Miramax sues Tarantino over planned ‘Pulp Fiction’ NFTs | Entertainment


LOS ANGELES (AP) — Miramax filed a lawsuit Tuesday in opposition to director Quentin Tarantino over the director’s plans to create and public sale off a sequence of NFTs primarily based on his work on “Pulp Fiction.”

The leisure firm alleges that Tarantino’s deliberate choices violate the copyrights it holds to the director’s 1994 movie, based on the lawsuit filed in federal court docket in Los Angeles.

Tarantino just lately introduced plans to promote seven NFTs, or non-fungible tokens, that are digital works rendered distinctive and connected to a selected proprietor via cryptocurrency expertise.

The NFTs to go on sale subsequent month embody scanned digital copies of handwritten script pages for uncut variations of scenes from the movie, with audio commentary and different parts. Every can even embody “secret” features accessible solely to the proprietor.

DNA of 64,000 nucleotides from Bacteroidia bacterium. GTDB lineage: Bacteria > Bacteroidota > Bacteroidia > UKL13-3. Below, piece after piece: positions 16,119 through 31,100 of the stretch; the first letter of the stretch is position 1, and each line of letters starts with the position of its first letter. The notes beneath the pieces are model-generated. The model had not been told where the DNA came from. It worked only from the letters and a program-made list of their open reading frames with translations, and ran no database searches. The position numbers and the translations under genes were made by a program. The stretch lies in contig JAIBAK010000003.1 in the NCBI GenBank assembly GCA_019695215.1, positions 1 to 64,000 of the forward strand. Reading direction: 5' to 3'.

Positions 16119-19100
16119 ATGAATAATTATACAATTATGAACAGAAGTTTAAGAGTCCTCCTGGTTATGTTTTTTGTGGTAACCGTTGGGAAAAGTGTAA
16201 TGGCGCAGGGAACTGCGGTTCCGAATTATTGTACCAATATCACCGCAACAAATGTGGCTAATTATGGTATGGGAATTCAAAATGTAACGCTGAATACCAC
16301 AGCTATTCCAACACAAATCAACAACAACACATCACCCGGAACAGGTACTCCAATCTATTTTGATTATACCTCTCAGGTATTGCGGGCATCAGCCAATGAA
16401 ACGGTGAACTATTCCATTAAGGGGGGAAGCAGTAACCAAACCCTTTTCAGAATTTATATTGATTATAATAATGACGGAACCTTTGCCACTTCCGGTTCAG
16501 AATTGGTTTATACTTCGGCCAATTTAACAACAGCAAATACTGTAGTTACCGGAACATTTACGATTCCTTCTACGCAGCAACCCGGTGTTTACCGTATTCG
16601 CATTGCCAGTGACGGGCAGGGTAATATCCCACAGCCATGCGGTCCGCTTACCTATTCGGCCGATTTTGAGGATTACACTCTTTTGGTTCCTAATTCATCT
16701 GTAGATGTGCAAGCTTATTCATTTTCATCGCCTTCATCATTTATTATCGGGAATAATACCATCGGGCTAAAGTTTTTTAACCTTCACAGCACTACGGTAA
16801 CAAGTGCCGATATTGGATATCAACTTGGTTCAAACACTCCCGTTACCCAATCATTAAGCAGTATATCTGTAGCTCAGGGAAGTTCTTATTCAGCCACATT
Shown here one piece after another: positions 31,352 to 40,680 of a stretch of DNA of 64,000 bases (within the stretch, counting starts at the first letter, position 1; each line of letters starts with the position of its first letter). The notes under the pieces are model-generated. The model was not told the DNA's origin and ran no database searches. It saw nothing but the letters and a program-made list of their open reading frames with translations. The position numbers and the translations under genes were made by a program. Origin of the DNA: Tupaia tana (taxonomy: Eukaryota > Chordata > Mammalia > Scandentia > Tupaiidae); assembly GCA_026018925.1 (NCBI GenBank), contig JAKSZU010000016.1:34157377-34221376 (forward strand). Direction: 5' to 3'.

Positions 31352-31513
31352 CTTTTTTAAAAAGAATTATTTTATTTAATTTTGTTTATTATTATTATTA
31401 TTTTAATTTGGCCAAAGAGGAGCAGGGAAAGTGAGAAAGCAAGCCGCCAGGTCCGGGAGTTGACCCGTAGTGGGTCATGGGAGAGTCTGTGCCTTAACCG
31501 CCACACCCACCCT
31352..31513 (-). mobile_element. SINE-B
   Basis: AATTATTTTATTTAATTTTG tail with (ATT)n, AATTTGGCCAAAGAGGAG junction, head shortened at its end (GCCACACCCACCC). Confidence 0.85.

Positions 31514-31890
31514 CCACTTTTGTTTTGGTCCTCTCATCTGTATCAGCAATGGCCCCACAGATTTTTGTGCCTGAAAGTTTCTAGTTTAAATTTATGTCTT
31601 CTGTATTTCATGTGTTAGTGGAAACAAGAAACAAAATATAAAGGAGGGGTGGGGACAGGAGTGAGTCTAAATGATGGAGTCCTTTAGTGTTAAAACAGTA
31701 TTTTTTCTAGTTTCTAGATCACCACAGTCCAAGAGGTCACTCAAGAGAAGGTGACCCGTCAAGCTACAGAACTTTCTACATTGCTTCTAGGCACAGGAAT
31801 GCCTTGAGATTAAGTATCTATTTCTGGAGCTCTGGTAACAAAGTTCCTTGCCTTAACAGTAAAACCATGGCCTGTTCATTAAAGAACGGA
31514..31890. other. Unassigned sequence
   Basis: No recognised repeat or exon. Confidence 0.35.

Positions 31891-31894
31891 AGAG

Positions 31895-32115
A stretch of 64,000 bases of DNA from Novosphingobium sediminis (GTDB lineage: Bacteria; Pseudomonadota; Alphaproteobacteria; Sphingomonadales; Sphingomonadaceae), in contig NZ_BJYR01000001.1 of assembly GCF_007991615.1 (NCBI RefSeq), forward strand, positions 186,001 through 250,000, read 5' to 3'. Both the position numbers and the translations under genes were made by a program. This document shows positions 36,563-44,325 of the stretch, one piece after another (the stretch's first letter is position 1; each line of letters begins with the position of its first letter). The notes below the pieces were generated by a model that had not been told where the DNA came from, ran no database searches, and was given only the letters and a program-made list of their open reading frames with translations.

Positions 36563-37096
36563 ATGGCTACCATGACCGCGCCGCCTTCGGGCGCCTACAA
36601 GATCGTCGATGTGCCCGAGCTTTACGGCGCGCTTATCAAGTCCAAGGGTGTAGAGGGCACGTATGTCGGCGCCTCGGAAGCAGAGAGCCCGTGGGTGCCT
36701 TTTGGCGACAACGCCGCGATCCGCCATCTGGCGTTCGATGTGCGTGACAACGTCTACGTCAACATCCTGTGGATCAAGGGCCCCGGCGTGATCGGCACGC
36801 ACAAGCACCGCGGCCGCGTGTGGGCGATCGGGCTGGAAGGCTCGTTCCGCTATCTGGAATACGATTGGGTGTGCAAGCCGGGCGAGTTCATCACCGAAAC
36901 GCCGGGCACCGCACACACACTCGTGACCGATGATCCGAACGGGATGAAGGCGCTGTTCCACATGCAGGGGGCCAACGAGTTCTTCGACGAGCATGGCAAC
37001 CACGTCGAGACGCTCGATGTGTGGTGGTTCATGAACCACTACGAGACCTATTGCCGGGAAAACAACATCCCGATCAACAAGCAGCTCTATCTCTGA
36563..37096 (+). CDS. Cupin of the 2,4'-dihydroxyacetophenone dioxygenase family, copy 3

“Tarantino’s conduct has compelled Miramax to carry this lawsuit in opposition to a valued collaborator with a purpose to implement, protect, and defend its contractual and mental property rights regarding certainly one of Miramax’s most iconic and helpful movie properties,” the corporate mentioned within the lawsuit. “Left unchecked, Tarantino’s conduct may mislead others into believing Miramax is concerned in his enterprise. And it may additionally mislead others into believing they’ve the rights to pursue related offers.”

An electronic mail searching for remark despatched to a consultant for Tarantino was not instantly returned.

In response to the lawsuit, Tarantino’s attorneys responded to cease-and-desist letters from Miramax by saying the gross sales fall below the partial rights Tarantino held from the manufacturing, together with the rights to screenplay publication.

The lawsuit asks a decide to forbid sale of the NFTs and any related violation of Miramax copyrights, and asks for Tarantino to pay its authorized charges and any associated prices.

“Pulp Fiction,” the 1994 movie starring Samuel L. Jackson, Uma Thurman and John Travolta, took Tarantino from touted indie director to main filmmaking star.

It was certainly one of a number of movies he made with Miramax, which was then helmed by brothers Harvey and Bob Weinstein.

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